Day Three - July 3, 1863 - Pickett's Charge

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If this was to be the high water mark of the Confederacy, it saw also the most startling defeat and the biggest loss of life.  Lee had visualized Gettysburg as his opportunity to defeat the Army of the Potomac on its own territory.  This would force the Northern forces to agree to a negotiated truce betwen the original United States of America and the new Confederate States of America. For this reason, many refer to the civil war as the War Between the States —not meaning individual states, but the United States against the Confederate States.

General Meade seized the high ground around Gettysburg which gave the Union forces a definite advantage against the Army of Northern Virginia. It was an uneven battle at best, and destiny would see an uneven result.

If the heroic battles on July 2 around Little Round Top centered around the actions of Union General Joshua Lawrence Chamberlain and his Maine troops, another heroic battle would occur on July3 with the so-called Pickett’s Charge.  The latter would be a major tactical error and produce the massacre of more Southerners than any army could handle.

If is difficult for people today to grasp the concept of close-order, face to face combat of the type that took place on that day. It seemed from the beginning to be pure suicide, and in many ways it was just that.

About 1:30 in the afternoon, some 12,500 to 14,000 Confederate soldiers  advanced in closely formed lines of attack, spread out across the field.  At the same time, the Union artillerists were readying for the fray, replacing their solid ammunition with canisters, shot containing iron balls packed into the cans.  Upon being fired, they burst apart, which sprayed the fields with hundreds of the deadliest of projectiles.  One was no match for the other.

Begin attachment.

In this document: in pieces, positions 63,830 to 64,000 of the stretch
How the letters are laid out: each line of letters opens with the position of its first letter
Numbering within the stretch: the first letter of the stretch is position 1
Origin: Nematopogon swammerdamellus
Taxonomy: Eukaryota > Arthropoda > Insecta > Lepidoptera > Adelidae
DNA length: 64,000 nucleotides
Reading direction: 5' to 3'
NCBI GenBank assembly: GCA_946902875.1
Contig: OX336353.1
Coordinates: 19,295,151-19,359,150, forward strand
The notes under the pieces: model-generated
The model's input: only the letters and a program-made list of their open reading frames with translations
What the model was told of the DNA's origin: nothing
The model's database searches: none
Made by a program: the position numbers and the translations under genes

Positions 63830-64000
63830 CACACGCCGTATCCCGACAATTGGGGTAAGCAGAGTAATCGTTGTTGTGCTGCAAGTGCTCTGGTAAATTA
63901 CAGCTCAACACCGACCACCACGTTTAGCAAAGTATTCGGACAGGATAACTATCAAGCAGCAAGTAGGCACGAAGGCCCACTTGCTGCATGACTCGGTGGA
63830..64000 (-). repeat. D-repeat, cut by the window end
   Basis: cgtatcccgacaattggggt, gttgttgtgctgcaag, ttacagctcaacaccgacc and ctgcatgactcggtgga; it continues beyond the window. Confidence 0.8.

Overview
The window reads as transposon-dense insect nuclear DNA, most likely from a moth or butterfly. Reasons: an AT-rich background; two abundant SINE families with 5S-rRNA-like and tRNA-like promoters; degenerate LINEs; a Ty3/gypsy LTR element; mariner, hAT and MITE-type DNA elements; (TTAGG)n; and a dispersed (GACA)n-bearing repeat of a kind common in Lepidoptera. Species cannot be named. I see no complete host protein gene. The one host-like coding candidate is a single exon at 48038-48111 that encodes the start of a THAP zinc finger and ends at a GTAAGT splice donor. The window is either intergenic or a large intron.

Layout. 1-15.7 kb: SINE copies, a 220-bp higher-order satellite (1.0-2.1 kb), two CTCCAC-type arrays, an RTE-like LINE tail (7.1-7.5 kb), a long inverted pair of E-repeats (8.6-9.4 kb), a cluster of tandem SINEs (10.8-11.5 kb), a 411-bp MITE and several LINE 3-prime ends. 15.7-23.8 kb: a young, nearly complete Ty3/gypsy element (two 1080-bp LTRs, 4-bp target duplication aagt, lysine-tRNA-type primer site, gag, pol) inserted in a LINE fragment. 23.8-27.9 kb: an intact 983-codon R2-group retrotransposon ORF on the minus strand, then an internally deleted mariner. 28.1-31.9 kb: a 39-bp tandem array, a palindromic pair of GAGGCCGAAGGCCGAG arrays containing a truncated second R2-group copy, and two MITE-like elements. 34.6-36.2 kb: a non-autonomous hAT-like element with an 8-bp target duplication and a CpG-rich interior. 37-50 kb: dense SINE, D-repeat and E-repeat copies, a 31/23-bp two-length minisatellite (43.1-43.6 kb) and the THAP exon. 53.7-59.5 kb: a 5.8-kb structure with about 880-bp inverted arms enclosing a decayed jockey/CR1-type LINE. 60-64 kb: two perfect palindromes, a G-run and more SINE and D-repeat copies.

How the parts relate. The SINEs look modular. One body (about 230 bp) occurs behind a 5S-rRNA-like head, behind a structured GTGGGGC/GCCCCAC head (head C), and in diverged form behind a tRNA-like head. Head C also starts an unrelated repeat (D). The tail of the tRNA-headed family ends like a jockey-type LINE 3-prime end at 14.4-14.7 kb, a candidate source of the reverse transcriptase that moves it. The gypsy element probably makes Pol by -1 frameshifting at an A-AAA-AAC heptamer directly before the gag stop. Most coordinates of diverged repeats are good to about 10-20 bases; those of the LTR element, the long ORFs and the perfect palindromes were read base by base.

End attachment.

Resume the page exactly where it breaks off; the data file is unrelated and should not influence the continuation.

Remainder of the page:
The other error was their leader.  George Pickett was a courageous and sometime high spirited leader from Old Virginia, but he lacked the skill and abilities of others in Lee’s command.  In addition, he commanded only three of the nine brigades. Only 15,000 men in total were prepared for the attack.  General James Pettigrew and General Ridgeway Trimble led the rest.

If one can consider the cliche, “like shooting fish in a barrel” to apply to a military maneuver, it might be accurate here. The ranks of competent, disciplined soldiers proceeding in battle ranks across an open field on a  hot, sultry day, facing a large contingent of  Union soldiers, dug in the relatively secure areas of Cemetery Ridge a mile away. In one of the rare duels of cannon, 150 Confederate cannon kept up a barrage onto the ridge, and were answered by heavy fire from the Union artillery from above.

The result was that three of Pickett’s brigadier generals fell almost immediately, with the third gravely wounded. In fact, all 15 regimental commanders were killed or wounded.  If you have ever walked the battlefield, you will remember the bloody Angle, where 150 men under the command of Brig. Gen. Lewis Armistead succeeded in raising the Confederate flag above Cemetery Ridge.  It was short lived, they were soon cut down or captured, along with  the flag.

Approximately 12,500 men had charged Cemetery Ridge following the Rebel flag. Only 5,000 returned to Seminary Ridge when it was all over.

Pickett would forever live with the deaths of those men hanging over his head, and “Pickett’s Charge” became a negative synonym for a failed effort.  General Pickett would continue to state that “that old man had my division massacred.”  The “old man,” General Robert E. Lee, was quick to take the blame on himself.  Getting the men ready for the retreat from Gettysburg,he said to Longstreet, “It was all my fault; get together, and let us do the best we can toard saving [that] which is left us.”

It is said that Lee’s defeat at Gettysburg meant the war’s outcome was turned irrevocably against the South. Others felt that by allowing Lee’s surviving troops to escape, the war was actually made longer.

Shortly after the war, the citizens of Gettysburg searched for all of the bodies of Union men on the field of the 3,000 acre battle ground which were exhumed and buried in the new National Cemetery. The bodies of the dead Confederates would lie unclaimed for several years; finally some 3,320 of them were removed and carried South for burial. In later  years, bones were still being discovered among the rocks and stumps of the field.

The deathly totals for the third and final day were 3,450 for the Union and 7,000 for the Confederates. The Battle of Gettysburgh had passed into history.

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Martha M. Boltz

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